McDonald v. Symphony Bronzeville Park LLC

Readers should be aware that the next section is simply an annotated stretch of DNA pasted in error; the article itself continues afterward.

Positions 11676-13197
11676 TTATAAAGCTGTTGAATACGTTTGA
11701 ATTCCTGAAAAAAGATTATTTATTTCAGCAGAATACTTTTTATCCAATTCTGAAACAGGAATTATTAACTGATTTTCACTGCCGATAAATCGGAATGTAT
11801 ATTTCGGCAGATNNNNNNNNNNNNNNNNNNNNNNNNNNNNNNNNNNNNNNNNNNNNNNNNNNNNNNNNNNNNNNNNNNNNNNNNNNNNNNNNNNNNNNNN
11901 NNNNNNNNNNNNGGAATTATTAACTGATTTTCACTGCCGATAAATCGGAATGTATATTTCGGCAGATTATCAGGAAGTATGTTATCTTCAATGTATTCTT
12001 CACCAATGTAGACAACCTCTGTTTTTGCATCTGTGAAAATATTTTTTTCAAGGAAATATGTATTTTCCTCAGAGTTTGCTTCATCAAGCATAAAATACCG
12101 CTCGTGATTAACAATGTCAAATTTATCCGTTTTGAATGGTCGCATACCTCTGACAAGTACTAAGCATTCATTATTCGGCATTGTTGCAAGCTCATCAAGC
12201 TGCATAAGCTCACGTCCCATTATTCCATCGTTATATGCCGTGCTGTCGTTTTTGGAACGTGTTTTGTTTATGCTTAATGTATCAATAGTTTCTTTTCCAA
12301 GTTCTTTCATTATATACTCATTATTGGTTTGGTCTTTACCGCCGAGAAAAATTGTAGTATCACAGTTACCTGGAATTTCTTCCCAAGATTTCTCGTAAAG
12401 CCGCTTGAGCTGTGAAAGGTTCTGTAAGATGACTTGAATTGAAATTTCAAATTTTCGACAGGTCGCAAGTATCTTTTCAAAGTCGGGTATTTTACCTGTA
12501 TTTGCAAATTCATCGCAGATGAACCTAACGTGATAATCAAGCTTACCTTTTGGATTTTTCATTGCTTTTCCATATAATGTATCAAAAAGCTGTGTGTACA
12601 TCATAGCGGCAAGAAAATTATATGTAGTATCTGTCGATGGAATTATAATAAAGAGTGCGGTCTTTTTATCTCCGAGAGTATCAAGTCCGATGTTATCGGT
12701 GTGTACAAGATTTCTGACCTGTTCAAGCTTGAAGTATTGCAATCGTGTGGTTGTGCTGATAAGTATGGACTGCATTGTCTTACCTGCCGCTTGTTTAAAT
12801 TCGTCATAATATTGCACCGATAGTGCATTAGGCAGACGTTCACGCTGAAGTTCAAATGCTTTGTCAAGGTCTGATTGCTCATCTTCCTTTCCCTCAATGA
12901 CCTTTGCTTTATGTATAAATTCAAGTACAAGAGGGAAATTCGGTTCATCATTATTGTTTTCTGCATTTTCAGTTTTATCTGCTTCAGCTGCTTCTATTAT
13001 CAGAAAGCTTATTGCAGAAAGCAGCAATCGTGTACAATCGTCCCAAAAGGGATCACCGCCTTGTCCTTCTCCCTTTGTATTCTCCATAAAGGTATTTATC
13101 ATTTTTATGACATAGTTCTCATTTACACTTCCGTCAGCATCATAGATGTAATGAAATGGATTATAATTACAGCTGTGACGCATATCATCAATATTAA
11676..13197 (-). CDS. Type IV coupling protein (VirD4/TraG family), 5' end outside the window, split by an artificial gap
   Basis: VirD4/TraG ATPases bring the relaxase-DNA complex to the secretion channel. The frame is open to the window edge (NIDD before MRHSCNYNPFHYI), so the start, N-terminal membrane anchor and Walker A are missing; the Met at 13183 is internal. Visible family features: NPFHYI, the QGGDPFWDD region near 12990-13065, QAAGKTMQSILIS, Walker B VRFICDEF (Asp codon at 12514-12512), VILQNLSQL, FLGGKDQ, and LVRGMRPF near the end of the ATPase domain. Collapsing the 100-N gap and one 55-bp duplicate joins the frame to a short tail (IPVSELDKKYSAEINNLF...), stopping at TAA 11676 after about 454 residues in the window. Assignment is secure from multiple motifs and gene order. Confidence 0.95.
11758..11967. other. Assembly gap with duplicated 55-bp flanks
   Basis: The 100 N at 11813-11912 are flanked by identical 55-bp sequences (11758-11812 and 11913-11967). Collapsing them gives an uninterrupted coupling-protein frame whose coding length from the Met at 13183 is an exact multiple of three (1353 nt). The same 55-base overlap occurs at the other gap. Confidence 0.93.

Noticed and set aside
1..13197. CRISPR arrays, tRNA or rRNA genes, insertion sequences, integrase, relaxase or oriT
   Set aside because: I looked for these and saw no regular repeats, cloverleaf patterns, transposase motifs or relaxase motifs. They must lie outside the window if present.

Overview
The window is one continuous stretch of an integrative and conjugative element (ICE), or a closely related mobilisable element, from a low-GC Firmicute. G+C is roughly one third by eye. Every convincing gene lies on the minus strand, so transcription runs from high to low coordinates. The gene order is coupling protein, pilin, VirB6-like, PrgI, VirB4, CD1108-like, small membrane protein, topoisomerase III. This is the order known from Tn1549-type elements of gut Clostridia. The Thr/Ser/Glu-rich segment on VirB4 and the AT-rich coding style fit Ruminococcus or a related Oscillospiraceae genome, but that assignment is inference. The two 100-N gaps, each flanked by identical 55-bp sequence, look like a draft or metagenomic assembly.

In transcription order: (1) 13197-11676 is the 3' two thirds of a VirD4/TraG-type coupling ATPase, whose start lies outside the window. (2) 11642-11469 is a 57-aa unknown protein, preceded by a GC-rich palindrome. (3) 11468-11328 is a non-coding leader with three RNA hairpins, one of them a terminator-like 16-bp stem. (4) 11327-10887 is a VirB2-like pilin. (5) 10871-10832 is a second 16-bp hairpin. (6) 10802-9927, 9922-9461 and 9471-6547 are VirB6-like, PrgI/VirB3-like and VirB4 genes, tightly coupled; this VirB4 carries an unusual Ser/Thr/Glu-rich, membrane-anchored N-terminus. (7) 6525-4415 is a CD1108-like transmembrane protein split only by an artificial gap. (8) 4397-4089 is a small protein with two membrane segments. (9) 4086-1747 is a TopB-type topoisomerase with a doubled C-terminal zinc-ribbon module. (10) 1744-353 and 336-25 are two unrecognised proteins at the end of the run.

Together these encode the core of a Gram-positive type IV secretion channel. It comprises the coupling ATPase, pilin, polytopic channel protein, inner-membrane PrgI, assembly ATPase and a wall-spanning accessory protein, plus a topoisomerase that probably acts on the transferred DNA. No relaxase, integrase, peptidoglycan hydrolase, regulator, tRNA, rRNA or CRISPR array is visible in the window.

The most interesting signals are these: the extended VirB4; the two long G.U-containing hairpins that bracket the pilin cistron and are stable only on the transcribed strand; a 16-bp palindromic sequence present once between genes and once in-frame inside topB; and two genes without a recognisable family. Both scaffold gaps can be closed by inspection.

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2020 IL App (1st) 192398 Opinion filed: September 18, 2020 FIRST DISTRICT FIFTH DIVISION No. 1-19-2398 MARQUITA McDONALD, Individually and on Behalf of All Others Similarly Situated, Plaintiff-Appellee, v. SYMPHONY BRONZEVILLE PARK LLC, an Illinois Limited Liability Company; SYMCARE HEALTHCARE LLC, an Illinois Limited Liability Company; and SYMCARE HMG, LLC, an Illinois Limited Liability Company, Defendants (Symphony Bronzeville Park, LLC, DefendantAppellant). ) ) ) ) ) ) ) ) ) ) ) ) ) ) ) ) Appeal from the Circuit Court of Cook County. No. 2017 CH 11311 Honorable Raymond W. Mitchell, Judge, presiding. JUSTICE ROCHFORD delivered the judgment of the court, with opinion. Presiding Justice Delort and Justice Hoffman concurred in the judgment and opinion. OPINION ¶1 In this interlocutory appeal, brought pursuant to Illinois Supreme Court Rule 308 (eff. Oct. 1, 2019), we consider the following certified question: “Do[ ] the exclusivity provisions of the Workers’ Compensation Act bar a claim for statutory damages under [the Biometric Information Privacy Act] where an employer is alleged to have violated an employee’s statutory privacy rights under [the Biometric Information Privacy Act]?” We answer the certified question in the negative. ¶2 In August 2017, plaintiff-appellee, Marquita McDonald, filed this class action lawsuit against defendant-appellant, Symphony Bronzeville Park, LLC, an Illinois limited liability company (Bronzeville), and Symphony Healthcare LLC, an Illinois limited liability company. Therein, McDonald generally alleged that she was employed by Bronzeville from December 2016 No. 1-19-2398 to February 2017. She further alleged that she was required by her employer to provide biometric information by scanning her fingerprint for the purpose of utilizing a fingerprint-based time clock system implemented by defendants, as were the other members of a proposed class of defendants’ employees. ¶3 The complaint further alleged that defendants had violated—and continued to violate— various statutory requirements of the Biometric Information Privacy Act (Privacy Act) (740 ILCS 14/1 et seq. (West 2018)) by negligently collecting this biometric information from McDonald and the members of a proposed class of defendants’ employees without properly (1) informing the employees in advance and in writing of the specific purpose and length of time for which their fingerprints were being collected, stored, and used; (2) providing a publicly available retention schedule and guidelines for permanently destroying the scanned fingerprints; and (3) obtaining a written release from the employees prior to the collection of their fingerprints. As such, the first count of the complaint sought, on behalf of McDonald and the proposed class members (1) injunctive and equitable relief requiring defendants to comply with the requirements of the Privacy Act, (2) liquidated, statutory damages of $1000 for each of defendants’ negligent violations of the Privacy Act, and (3) statutory attorney fees and costs. ¶4 The second count of the complaint incorporated the foregoing allegations and set out a common law claim of negligence against defendants. Therein, defendants were alleged to have a duty of reasonable care to comply with the requirements of the Privacy Act or, alternatively, a heightened duty to do so as the employers of McDonald and the proposed class members. Contending that defendants had violated these duties, the complaint sought damages for the injuries resulting from this negligence in an amount to be determined at trial. Of note, in each count of the complaint it was alleged that as a result of defendants’ wrongful conduct, McDonald had -2- No. 1-19-2398 suffered and continued to suffer “mental anguish and mental injury” in that she “experiences mental anguish when thinking about what would happen to her biometric identifiers or information if Defendants’ went bankrupt, whether Defendant will ever delete her biometric identifiers or information, and whether (and to whom) Defendants share her biometric identifiers or information.” ¶5 Defendants filed motions to dismiss the class action complaint. Among the arguments raised by defendants was an assertion that any claims made by McDonald on her own behalf or on behalf of any of defendants’ other employees would be barred by the exclusivity provisions of the Workers’ Compensation Act (Compensation Act) (820 ILCS 305/1 et seq. (West 2018)). ¶6 In response, McDonald was granted leave to file an amended complaint in which she (1) removed Symphony Healthcare LLC as a defendant and added as defendants two related entities, Symcare Healthcare LLC, an Illinois limited liability company, and Symcare HMG LLC, an Illinois limited liability company; (2) withdrew the common law negligence claim; and (3) removed any allegation that McDonald suffered mental anguish as a result of defendants’ purported violations of the Privacy Act. The operative, amended complaint also specifically sought recovery of liquidated damages under the Privacy Act, not any actual damages. ¶7 After full briefing by the parties, the circuit court denied the motions to dismiss the amended complaint in a written order entered June 17, 2019. Therein, and as relevant here, the circuit court rejected the assertion the Compensation Act preempted any claims by an employee against an employer under the Privacy Act. Bronzeville thereafter filed a motion seeking reconsideration of that conclusion or, alternatively, certification for immediate appeal of two questions regarding this conclusion pursuant to Illinois Supreme Court Rule 308 (eff. Oct. 1, 2019). In a written order entered on October 29, 2019, the circuit court denied the motion to -3- No. 1-19-2398 reconsider but certified the following question for interlocutory appeal: “Do[ ] the exclusivity provisions of the Workers’ Compensation Act bar a claim for statutory damages under [the Privacy Act] where an employer is alleged to have violated an employee’s statutory privacy rights under [the Privacy Act]?” The circuit court also stayed the proceedings before it, pending resolution of the certified question in the appellate court. ¶8 Bronzeville sought leave to appeal in November 2019, and this court granted such leave in December 2019. Thereafter, we allowed a group of businesses facing similar class action lawsuits by employees in the circuit courts, collectively referred to as the “Affected Illinois Employers,” to file a brief as amicus curiae on behalf of Bronzeville. ¶9 Rule 308 provides in relevant part: “When the trial court, in making an interlocutory order not otherwise appealable, finds that the order involves a question of law as to which there is substantial ground for difference of opinion and that an immediate appeal from the order may materially advance the ultimate termination of the litigation, the court shall so state in writing, identifying the question of law involved. Such a statement may be made at the time of the entry of the order or thereafter on the court’s own motion or on motion of any party. The Appellate Court may thereupon in its discretion allow an appeal from the order.” Ill. S. Ct. R. 308(a) (eff. Oct. 1, 2019). ¶ 10 “The scope of review in an interlocutory appeal brought under Rule 308 is limited to the certified question.” Wesly v. National Hemophilia Foundation, 2020 IL App (3d) 170569, ¶ 8. As such, certified questions “must not seek an application of the law to the facts of a specific case.” Rozsavolgyi v. City of Aurora, 2017 IL 121048, ¶ 21; Coldwater v. Village of Elwood, 2020 IL App (3d) 190247, ¶ 13 (“Our review is strictly limited to the certified question, rather than the -4- No. 1-19-2398 propriety of the parties’ underlying claims.”). As such, and “[b]y definition, certified questions are questions of law subject to de novo review.” Rozsavolgyi, 2017 IL 121048, ¶ 21. 1 ¶ 11 In addition, answering the certified question will necessarily require us to engage in the statutory construction of the two acts in question. “The fundamental rule of statutory construction is to ascertain and effectuate the legislature’s intent. [Citation.] The most reliable indicator of the legislative intent is the language of the statute itself, which must be given its plain and ordinary meaning. [Citation.] Where the language is clear and unambiguous, a court may not depart from the plain language by reading into the statute exceptions, limitations, or conditions that the legislature did not express.” Hayashi v. Illinois Department of Financial & Professional Regulation, 2014 IL 116023, ¶ 16. The construction of a statute is also a question of law that is reviewed de novo. Id. ¶ 12 The Privacy Act was enacted in 2008 to help regulate “the collection, use, safeguarding, handling, storage, retention, and destruction of biometric identifiers and information.” 740 ILCS 14/5(g) (West 2018). The Privacy Act defines “biometric identifier” to mean “a retina or iris scan, fingerprint, voiceprint, or scan of hand or face geometry.” Id. § 10. “Biometric information” means “any information, regardless of how it is captured, converted, stored, or shared, based on an individual’s biometric identifier used to identify an individual.” Id. ¶ 13 Section 15 of the Privacy Act (id. § 15) imposes various obligations upon private entities with respect to the collection, retention, disclosure, and destruction of biometric identifiers and 1 For this reason, we ignore those portions of the briefs before us in which the arguments are based upon the specific allegations made in either McDonald’s original or amended complaint. Such issues are simply irrelevant to the question of law presented in the certified question. -5- No. 1-19-2398 biometric information. These include the following: “(b) No private entity may collect, capture, purchase, receive through trade, or otherwise obtain a person’s or a customer’s biometric identifier or biometric information, unless it first: (1) informs the subject or the subject’s legally authorized representative in writing that a biometric identifier or biometric information is being collected or stored; (2) informs the subject or the subject’s legally authorized representative in writing of the specific purpose and length of term for which a biometric identifier or biometric information is being collected, stored, and used; and (3) receives a written release executed by the subject of the biometric identifier or biometric information or the subject’s legally authorized representative.” Id. § 15(b). ¶ 14 The obligations imposed upon private entities are enforceable through private rights of action. Specifically, section 20 of the Privacy Act provides that “[a]ny person aggrieved by a violation of this Act shall have a right of action in a State circuit court or as a supplemental claim in federal district court against an offending party.” Id. § 20. Section 20 further provides: “[a] prevailing party may recover for each violation: (1) against a private entity that negligently violates a provision of this Act, liquidated damages of $1,000 or actual damages, whichever is greater; (2) against a private entity that intentionally or recklessly violates a provision of this Act, liquidated damages of $5,000 or actual damages, whichever is greater; -6- No. 1-19-2398 (3) reasonable attorneys’ fees and costs, including expert witness fees and other litigation expenses; and (4) other relief, including an injunction, as the State or federal court may deem appropriate.” Id. Notably, no “additional consequences need be pleaded or proved. The violation, in itself, is sufficient to support the individual’s or customer’s statutory cause of action.” Rosenbach v. Six Flags Entertainment Corp., 2019 IL 123186, ¶ 33. ¶ 15 This is an important point, as we note again that the certified question specifically asks us to consider the applicability of the Compensation Act’s exclusivity provisions to a claim against an employer by its employee for “statutory damages” resulting from a violation of an employee’s statutory privacy rights under the Privacy Act. We take this to refer to a claim for the liquidated damages provided for in in the statutory text cited above and which were actually sought in the amended complaint below, not to a claim for any greater amount of “actual damages” that, while available under the Privacy Act, were not sought below. See 740 ILCS 14/20 (West 2018). ¶ 16 Considering that the scope of our review is limited to the specific legal question presented (supra ¶ 10), we cannot and do not consider the applicability of the Compensation Act’s exclusivity provisions to any specific claim against an employer by its employee for “actual damages” resulting from a violation of an employee’s statutory privacy rights under the Privacy Act. To do so would improperly expand the scope of the certified question and would call for “an application of the law to the facts of a specific case.” Rozsavolgyi, 2017 IL 121048, ¶ 21. Thus, whether and under what specific circumstances the Compensation Act would preempt such a claim is simply not a question before this court, and we express no opinion on the matter. ¶ 17 Turning to the Compensation Act, we note that in general terms it “substitutes an entirely -7- No. 1-19-2398 new system of rights, remedies, and procedure for all previously existing common law rights and liabilities between employers and employees subject to the [Compensation] Act for accidental injuries or death of employees arising out of and in the course of the employment.” Kelsay v. Motorola, Inc., 74 Ill. 2d 172, 180 (1978). Pursuant to the statutory scheme implemented by the Compensation Act, the employee gave up his rights to sue in court, but recovery for injuries arising out of and in the course of his employment became automatic. Id. The employer was compelled to pay, but his liability became fixed under a strict and comprehensive statutory scheme and was not subjected to the sympathies of jurors whose compassion for fellow employees often led to high recovery. Id. “This trade-off between employer and employee promoted the fundamental purpose of the [Compensation] Act, which was to afford protection to employees by providing them with prompt and equitable compensation for their injuries.” Id. at 180-81. ¶ 18 With respect to the protections provided for employers, the Compensation Act specifically states that “[n]o common law or statutory right to recover damages from the employer *** is available to any employee who is covered by the provisions of this Act, to any one wholly or partially dependent upon him, the legal representatives of his estate, or any one otherwise entitled to recover damages for such injury.” 820 ILCS 305/5(a) (West 2018). The Compensation Act also provides that “[t]he compensation herein provided, together with the provisions of this Act, shall be the measure of the responsibility of any employer engaged in any of the enterprises or businesses enumerated in Section 3 of this Act.” Id. § 11. Considering these two “exclusivity provisions,” our supreme court “has indicated that the [Compensation Act] generally provides the exclusive means by which an employee can recover against an employer for a work-related injury.” Folta v. Ferro Engineering, 2015 IL 118070, ¶ 14. -8- No. 1-19-2398 ¶ 19 “However, an employee can escape the exclusivity provisions of the [Compensation] Act if the employee establishes that the injury (1) was not accidental; (2) did not arise from his employment; (3) was not received during the course of employment; or (4) was not compensable under the [Compensation] Act.” Id. Obviously, any claim for an intentional violation under section 20(2) of the Privacy Act (740 ILCS 14/20(2) (West 2018)) would clearly fall under the first exception and would therefore not be preempted by the Compensation Act. However, it is under the fourth exception to the exclusivity provisions of the Compensation Act, compensability, that we resolve the entirety of the certified question before us. ¶ 20 As our supreme court itself has acknowledged, it “has had limited opportunity to address what we originally meant *** when we used the phrase ‘not compensable’ to carve out a category of injuries for which the exclusive remedy provision would not be applicable.” Folta, 2015 IL 118070, ¶ 17. The court’s jurisprudence on the matter is largely contained in a handful of decisions. See, Pathfinder Co. v. Industrial Comm’n, 62 Ill. 2d 556 (1976); Collier v. Wagner Castings Co., 81 Ill. 2d 229 (1980); Meerbrey v. Marshall Field & Co., 139 Ill. 2d 455 (1990); Folta, 2015 IL 118070. ¶ 21 In Folta, 2015 IL 118070, ¶ 1, our supreme court’s most recent opportunity to address this issue, the court found an employee’s negligence action against his employer was barred by the exclusive remedy provisions of the Compensation Act, even when the employee’s injury first manifested after the expiration of certain statute of limitations contained therein. 2 In summarizing the development of the compensability exception, the court stated: 2 The Folta decision also considered the same question with respect to the Workers’ Occupational Diseases Act (820 ILCS 310/1 et seq. (West 2010)), an act not at issue here. See Folta, 2015 IL 118070, ¶ 1. However, as the court noted in Folta, the corresponding exclusivity provisions in the two acts “have been viewed analogously for purposes of judicial construction.” Id. ¶ 13. -9- No. 1-19-2398 “In Pathfinder ***, an employee brought a claim for disability benefits under the [Compensation] Act as a result of the severe emotional shock she suffered after assisting a coemployee whose hand was severed in a machine. The court held that ‘a psychological disability is not of itself noncompensable under the Workmen’s Compensation Act.’ [Citation.] The court reasoned that this type of injury was within the concept of how we defined an accidental injury. The court found that the term ‘accident’ was defined broadly and included anything that happened ‘without design or an event which is unforeseen by the person to whom it happens.’ [Citation.] Therefore, the court concluded that an employee who suffered a sudden, severe emotional shock after witnessing the injury of a coemployee had suffered an accident within the meaning of the [Compensation] Act, even though the employee sustained no physical trauma or injury. [Citation.] Thus, the workers’ compensation claim could proceed. Thereafter, in Collier, the court was asked to consider whether an employee could bring a common-law action to recover for the emotional distress arising from an employer’s conduct in failing to provide medical assistance after he suffered a heart attack. In addressing whether the employee could escape the bar of the exclusivity provisions, the court set out four categories, without citation, including consideration of whether the injury was ‘compensable’ under the [Compensation] Act. [Citation.] The court merely relied on the decision in Pathfinder to find that emotional distress was ‘compensable’ under the [Compensation] Act and, therefore, a claim for emotional damages could not escape the bar of the exclusivity provisions. [Citation.] Lastly, in Meerbrey, the court considered whether emotional distress suffered as a consequence of false imprisonment, false arrest, or malicious prosecution was - 10 - No. 1-19-2398 ‘compensable’ under the [Compensation] Act. Although the court recognized that some jurisdictions had held that the type of emotional injuries suffered as a result of being falsely imprisoned were not the type of ‘personal injury’ covered by workers’ compensation laws, the court found they were compensable where the employee failed to differentiate the type of emotional injuries from those suffered in Pathfinder and Collier. [Citation.] Thus, Pathfinder, Collier and Meerbrey stand for the proposition that whether an injury is compensable is related to whether the type of injury categorically fits within the purview of the [Compensation] Act. These cases do not stand for the proposition that whether an injury is compensable is defined by whether there is an ability to recover benefits for a particular injury sustained by an employee.” Id. ¶¶ 20-23. The Folta decision went on to stress that it is only where “the injury is the type of work-related injury within the purview of the [Compensation Act]” that an employer’s liability is governed exclusively by the provisions of that act. Id. ¶ 36. ¶ 22 We are not aware of a single Illinois appellate decision, regardless of the context, applying or expanding upon Folta’s relatively new characterization of “compensability” under the Compensation Act as being a question of “whether an injury is compensable is related to whether the type of injury categorically fits within the purview of the [Compensation] Act.” Id. ¶ 23. Nor are we aware of any Illinois appellate decision applying this definition of the compensability standard to the question of whether the Compensation Act preempts a claim by an employee against an employer for liquidated damages under the Privacy Act. However, we do agree with the following observation from a federal court considering the issue: “the Folta court made clear that this inquiry is broader than just whether an injury arises out of and in the course of employment and does, to some extent, consider the character of the injury.” Treadwell v. Power Solutions - 11 - No. 1-19-2398 International, Inc., 427 F. Supp. 3d 984, 992 (N.D. Ill. 2019). ¶ 23 Regarding the “character of the injury” at issue here, we note that in discussing the availability of a claim for liquidated damages by an individual “aggrieved” by a violation of the Privacy Act, our supreme court has indicated that a “person who suffers actual damages as the result of the violation of his or her rights would meet this definition of course, but sustaining such damages is not necessary to qualify as ‘aggrieved.’ ” Rosenbach, 2019 IL 123186, ¶ 30. “Accordingly, when a private entity fails to comply with one of section 15’s requirements, that violation constitutes an invasion, impairment, or denial of the statutory rights of any person or customer whose biometric identifier or biometric information is subject to the breach. *** [S]uch a person or customer would clearly be ‘aggrieved’ within the meaning of section 20 of the [Privacy] Act [citation] and entitled to seek recovery under that provision. No additional consequences need be pleaded or proved. The violation, in itself, is sufficient to support the individual’s or customer’s statutory cause of action.” Id. ¶ 33. ¶ 24 This is so, the court explained, because when a “private entity fails to adhere to the statutory procedures ***, ‘the right of the individual to maintain [his or] her biometric privacy vanishes into thin air. The precise harm the Illinois legislature sought to prevent is then realized.’ [Citation.] This is no mere ‘technicality.’ The injury is real and significant.” Id. ¶ 34. ¶ 25 Furthermore, in discussing how allowing a claim without requiring any further actual damages furthered the Privacy Act’s purpose of addressing the risks and problems associated with the improper compromise of an individual’s biometric identifiers or biometric information, our supreme court has found: “The strategy adopted by the General Assembly through enactment of the [Privacy] - 12 - No. 1-19-2398 Act is to try to head off such problems before they occur. It does this in two ways. The first is by imposing safeguards to insure that individuals’ and customers’ privacy rights in their biometric identifiers and biometric information are properly honored and protected to begin with, before they are or can be compromised. The second is by subjecting private entities who fail to follow the statute’s requirements to substantial potential liability, including liquidated damages, injunctions, attorney fees, and litigation expenses ‘for each violation’ of the law [citation] whether or not actual damages, beyond violation of the law’s provisions, can be shown. The second of these two aspects of the law is as integral to implementation of the legislature’s objectives as the first. Other than the private right of action authorized in section 20 of the [Privacy] Act, no other enforcement mechanism is available. It is clear that the legislature intended for this provision to have substantial force. When private entities face liability for failure to comply with the law’s requirements without requiring affected individuals or customers to show some injury beyond violation of their statutory rights, those entities have the strongest possible incentive to conform to the law and prevent problems before they occur and cannot be undone. Compliance should not be difficult; whatever expenses a business might incur to meet the law’s requirements are likely to be insignificant compared to the substantial and irreversible harm that could result if biometric identifiers and information are not properly safeguarded; and the public welfare, security, and safety will be advanced. That is the point of the law. To require individuals to wait until they have sustained some compensable injury beyond violation of their statutory rights before they may seek recourse *** would be completely antithetical to the [Privacy] Act’s preventative and deterrent purposes.” Id. ¶¶ 36-37. - 13 - No. 1-19-2398 ¶ 26 In contrast, and in considering the purview of the Compensation Act, we note again that the Compensation Act’s provisions comprise a “trade-off between employer and employee promot[ing] the fundamental purpose of the [Compensation] Act, which [is] to afford protection to employees by providing them with prompt and equitable compensation for their injuries.” Kelsay, 74 Ill. 2d at 180-81; Illinois State Treasurer v. Illinois Workers’ Compensation Comm’n, 2015 IL 117418, ¶ 41 (“The main purpose of the [Compensation] Act is to provide financial protection for injured workers ***.”); Flynn v. Industrial Comm’n, 211 Ill. 2d 546, 556 (2004) (“the Workers’ Compensation Act is a remedial statute intended to provide financial protection for injured workers”). “The [Compensation] Act does not apply to anticipated future injuries, and an employee’s rights under the [Compensation] Act accrue only at such time when a work-related injury occurs.” Wieseman v. Kienstra, Inc., 237 Ill. App. 3d 721, 724 (1992). ¶ 27 In light of the above discussion, we fail to see how a claim by an employee against an employer for liquidated damages under the Privacy Act—available without any further compensable actual damages being alleged or sustained and designed in part to have a preventative and deterrent effect—represents the type of injury that categorically fits within the purview of the Compensation Act, which is a remedial statute designed to provide financial protection for workers that have sustained an actual injury. As such, we conclude that the exclusivity provisions of the Compensation Act do not bar a claim for statutory, liquidated damages, where an employer is alleged to have violated an employee’s statutory privacy rights under the Privacy Act, as such a claim is simply not compensable under the Compensation Act. ¶ 28 And, while no district of the Illinois Appellate Court has considered this particular issue, we note that several federal courts have generally done so and more generally concluded that the Compensation Act does not preempt a suit by an employee against an employer under the Privacy - 14 - No. 1-19-2398 Act. See Snider v. Heartland Beef, Inc., No. 4:20-cv-04026-SLD-JEH, 2020 WL 4880163, at *5 (C.D. Ill. Aug. 14, 2020); Lenoir v. Little Caesar Enterprises, Inc., No. 19-cv-1575, 2020 WL 4569695, at *4 (N.D. Ill. Aug. 7, 2020); Cothron v. White Castle System, Inc., No. 19 CV 00382, 2020 WL 3250706, at *6 (N.D. Ill. June 16, 2020); Peatry v. Bimbo Bakeries USA, Inc., No. 19 C 2942, 2020 WL 919202, at *6 (N.D. Ill. Feb. 26, 2020); Treadwell, 427 F. Supp. 3d at 992-93 (N.D. Ill. 2019); see also Mintun v. Kenco Logistics Services LLC, No. 19-2348, 2020 WL 1700328, at *2 (C.D. Ill. Apr. 7, 2020) (motion to stay a federal case, pending this court’s resolution of the very case now before us, denied where “[w]ithout ruling on the question directly, the Court concludes it is unlikely that a state appellate court would rule that the [Compensation Act] preempts [the Privacy Act]”). In addition, we are aware that numerous circuit courts in this state have also generally considered this issue, and likewise appear to be unanimous in reaching the same general conclusion. See Cothron, 2020 WL 3250706, at *6 (citing cases). ¶ 29 For the foregoing reasons, we answer the certified question in the negative and remand this matter to the circuit court. ¶ 30 Certified question answered; cause remanded. - 15 - No. 1-19-2398 No. 1-19-2398 Cite as: McDonald v. Symphony Bronzeville Park LLC, 2020 IL App (1st) 192398 Decision Under Review: Appeal from the Circuit Court of Cook County, No. 2017-CH11311; the Hon. Raymond W. Mitchell, Judge, presiding. Attorneys for Appellant: Richard P. McArdle and Joseph A. Donado, of Seyfarth Shaw LLP, of Chicago, for appellant. Attorneys for Appellee: Ryan D. Andrews and J. Eli Wade-Scott, of Edelson PC, of Chicago, and J. Aaron Lawson, of Edelson PC, of San Francisco, California, for appellee. Amicus Curiae: David M. Schultz, Gretchen Harris Sperry, and John P. Ryan, of Hinshaw & Culbertson, LLP, of Chicago, for amici curiae Affected Illinois Employers. - 16 -